The head of the Toronto French School has stepped down a year into his new contract.
The Globe and Mail has learned that John Godfrey, a former member of Parliament who led the private school for six years, will step down at the end of June.
Mr. Godfrey, 71, was vague about the reasons behind his departure. He declined to discuss other opportunities that have arisen. “I’ve done six years, and I’ve pretty much achieved everything I wanted to. It’s all set in place. And I want to do something different,” he said in an interview on Monday.
Mr. Godfrey accepted the position to head the Toronto French School in July, 2008. He renewed a five-year contract that kicked in last year, with provisions that he could leave at any time, according to the school.
Asked about leaving so early in his new term, Mr. Godfrey responded: “It was always open to renegotiation, so I decided that we’ve done terrific things and I’ve done everything I can and it’s time to move.”
The chair of the school’s board of directors said Mr. Godfrey chose the timing of his departure. Mitch Frazer sent a letter to parents last week to inform them Mr. Godfrey was stepping down.
“He was hired to basically start a vision for the school,” Mr. Frazer said Monday. “Before we were just Toronto French School. Now we’re Canada’s international school. That’s John. That’s what he was hired to do. He executed on everything we’d hired him to do.”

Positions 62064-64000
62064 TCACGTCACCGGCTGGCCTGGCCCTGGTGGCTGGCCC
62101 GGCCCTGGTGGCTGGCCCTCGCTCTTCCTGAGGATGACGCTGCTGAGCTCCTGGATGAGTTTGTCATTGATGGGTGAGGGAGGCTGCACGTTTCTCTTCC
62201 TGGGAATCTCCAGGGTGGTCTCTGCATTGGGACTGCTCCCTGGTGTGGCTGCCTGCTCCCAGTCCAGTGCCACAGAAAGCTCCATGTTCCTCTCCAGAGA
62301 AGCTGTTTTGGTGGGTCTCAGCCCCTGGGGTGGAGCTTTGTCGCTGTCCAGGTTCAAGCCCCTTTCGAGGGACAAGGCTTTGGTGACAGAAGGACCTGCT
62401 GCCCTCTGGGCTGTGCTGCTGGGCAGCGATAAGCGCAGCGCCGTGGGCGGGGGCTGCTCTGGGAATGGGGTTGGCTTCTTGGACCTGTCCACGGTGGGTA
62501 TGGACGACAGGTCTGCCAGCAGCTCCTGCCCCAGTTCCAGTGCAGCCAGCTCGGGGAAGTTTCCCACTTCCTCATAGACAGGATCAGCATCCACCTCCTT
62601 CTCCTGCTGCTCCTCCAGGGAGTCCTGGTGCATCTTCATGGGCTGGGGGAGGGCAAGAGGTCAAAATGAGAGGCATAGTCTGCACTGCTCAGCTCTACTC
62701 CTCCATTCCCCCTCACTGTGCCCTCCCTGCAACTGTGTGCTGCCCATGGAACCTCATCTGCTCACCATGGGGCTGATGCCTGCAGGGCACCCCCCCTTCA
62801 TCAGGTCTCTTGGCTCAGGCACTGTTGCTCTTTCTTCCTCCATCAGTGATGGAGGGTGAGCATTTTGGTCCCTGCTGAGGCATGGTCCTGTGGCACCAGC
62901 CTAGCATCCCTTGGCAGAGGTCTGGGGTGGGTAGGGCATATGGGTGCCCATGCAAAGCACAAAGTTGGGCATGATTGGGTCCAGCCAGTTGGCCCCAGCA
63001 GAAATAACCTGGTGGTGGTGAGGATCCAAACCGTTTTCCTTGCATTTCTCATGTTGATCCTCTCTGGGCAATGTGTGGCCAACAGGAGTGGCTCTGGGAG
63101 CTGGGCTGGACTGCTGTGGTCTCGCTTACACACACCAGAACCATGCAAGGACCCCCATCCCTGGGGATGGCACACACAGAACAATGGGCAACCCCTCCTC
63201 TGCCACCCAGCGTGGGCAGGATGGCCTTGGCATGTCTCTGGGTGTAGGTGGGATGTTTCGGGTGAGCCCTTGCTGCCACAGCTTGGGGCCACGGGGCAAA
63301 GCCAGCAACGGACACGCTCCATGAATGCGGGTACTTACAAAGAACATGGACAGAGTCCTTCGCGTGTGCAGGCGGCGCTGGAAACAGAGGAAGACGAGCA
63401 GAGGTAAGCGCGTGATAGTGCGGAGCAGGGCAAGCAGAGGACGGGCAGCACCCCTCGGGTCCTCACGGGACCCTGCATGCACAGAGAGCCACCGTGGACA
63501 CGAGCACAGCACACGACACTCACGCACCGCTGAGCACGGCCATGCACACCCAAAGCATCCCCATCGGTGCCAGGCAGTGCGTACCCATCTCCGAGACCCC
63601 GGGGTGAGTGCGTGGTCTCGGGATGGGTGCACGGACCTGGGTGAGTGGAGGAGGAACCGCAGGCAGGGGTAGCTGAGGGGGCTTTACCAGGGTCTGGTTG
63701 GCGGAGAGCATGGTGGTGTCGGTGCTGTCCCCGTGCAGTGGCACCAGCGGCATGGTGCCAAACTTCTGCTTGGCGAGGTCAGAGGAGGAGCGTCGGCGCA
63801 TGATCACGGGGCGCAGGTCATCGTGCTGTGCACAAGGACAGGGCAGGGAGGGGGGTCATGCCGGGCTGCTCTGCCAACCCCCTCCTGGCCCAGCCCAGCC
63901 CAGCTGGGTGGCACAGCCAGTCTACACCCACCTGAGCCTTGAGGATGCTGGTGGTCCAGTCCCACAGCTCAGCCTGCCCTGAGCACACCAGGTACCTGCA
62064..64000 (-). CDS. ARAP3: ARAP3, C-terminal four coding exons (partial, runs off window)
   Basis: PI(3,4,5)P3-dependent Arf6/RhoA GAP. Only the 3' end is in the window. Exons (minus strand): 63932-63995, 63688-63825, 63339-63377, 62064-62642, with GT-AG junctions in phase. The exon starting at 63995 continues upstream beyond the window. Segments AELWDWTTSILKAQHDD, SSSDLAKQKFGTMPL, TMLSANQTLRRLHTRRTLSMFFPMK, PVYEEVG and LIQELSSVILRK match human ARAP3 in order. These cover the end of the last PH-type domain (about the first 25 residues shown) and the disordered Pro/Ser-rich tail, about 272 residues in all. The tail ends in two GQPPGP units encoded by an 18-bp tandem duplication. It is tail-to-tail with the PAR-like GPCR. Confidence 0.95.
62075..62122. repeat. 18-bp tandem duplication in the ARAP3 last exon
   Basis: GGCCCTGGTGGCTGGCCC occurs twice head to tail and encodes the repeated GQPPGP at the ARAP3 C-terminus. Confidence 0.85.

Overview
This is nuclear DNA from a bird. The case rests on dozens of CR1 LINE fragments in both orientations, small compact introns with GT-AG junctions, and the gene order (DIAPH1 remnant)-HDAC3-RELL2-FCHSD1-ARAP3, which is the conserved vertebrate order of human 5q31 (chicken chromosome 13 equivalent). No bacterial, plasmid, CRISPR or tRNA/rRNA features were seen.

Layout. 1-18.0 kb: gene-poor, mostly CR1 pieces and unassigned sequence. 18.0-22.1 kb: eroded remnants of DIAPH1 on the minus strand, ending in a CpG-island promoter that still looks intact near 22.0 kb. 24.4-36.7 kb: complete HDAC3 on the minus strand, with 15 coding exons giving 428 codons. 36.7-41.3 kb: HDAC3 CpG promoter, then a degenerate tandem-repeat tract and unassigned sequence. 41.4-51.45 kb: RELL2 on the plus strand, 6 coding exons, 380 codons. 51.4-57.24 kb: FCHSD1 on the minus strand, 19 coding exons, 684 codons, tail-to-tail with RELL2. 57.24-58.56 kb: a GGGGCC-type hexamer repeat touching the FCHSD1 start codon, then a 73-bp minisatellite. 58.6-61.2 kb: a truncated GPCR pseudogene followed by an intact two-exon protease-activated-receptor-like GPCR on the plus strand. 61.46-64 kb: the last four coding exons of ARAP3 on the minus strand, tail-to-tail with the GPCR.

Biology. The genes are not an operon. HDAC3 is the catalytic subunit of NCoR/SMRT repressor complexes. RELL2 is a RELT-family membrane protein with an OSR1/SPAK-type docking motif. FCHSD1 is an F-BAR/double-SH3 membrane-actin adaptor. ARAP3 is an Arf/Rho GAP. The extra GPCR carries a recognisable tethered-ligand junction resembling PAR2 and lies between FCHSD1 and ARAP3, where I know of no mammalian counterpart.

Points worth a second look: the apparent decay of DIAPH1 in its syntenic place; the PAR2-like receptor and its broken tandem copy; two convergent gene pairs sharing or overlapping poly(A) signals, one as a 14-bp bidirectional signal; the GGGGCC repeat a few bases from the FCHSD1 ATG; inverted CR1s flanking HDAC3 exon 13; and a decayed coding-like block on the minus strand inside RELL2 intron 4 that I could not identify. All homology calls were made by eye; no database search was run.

Mr. Frazer added: “He’s only been there six years and he’s transformed the entire brand.”
For his part, Mr. Godfrey said he accomplished rebranding the school as an international school, made it more accessible through scholarships and allowed for curriculum innovation in areas of the environment and brain science.
The Toronto French School has an enrolment of about 1,400 students from the age of two to university entrance.
The bilingual, co-educational private school offers the prestigious International Baccalaureate diploma program. The IB diploma program is a two-year curriculum that theoretically gives students an academic edge. It is a more challenging course load because it tends to cover more content, and, more important, develop different skills that are not necessarily emphasized in provincial curriculums.
Tuition at the school ranges from $12,000 to $29,000, depending on the child’s grade level.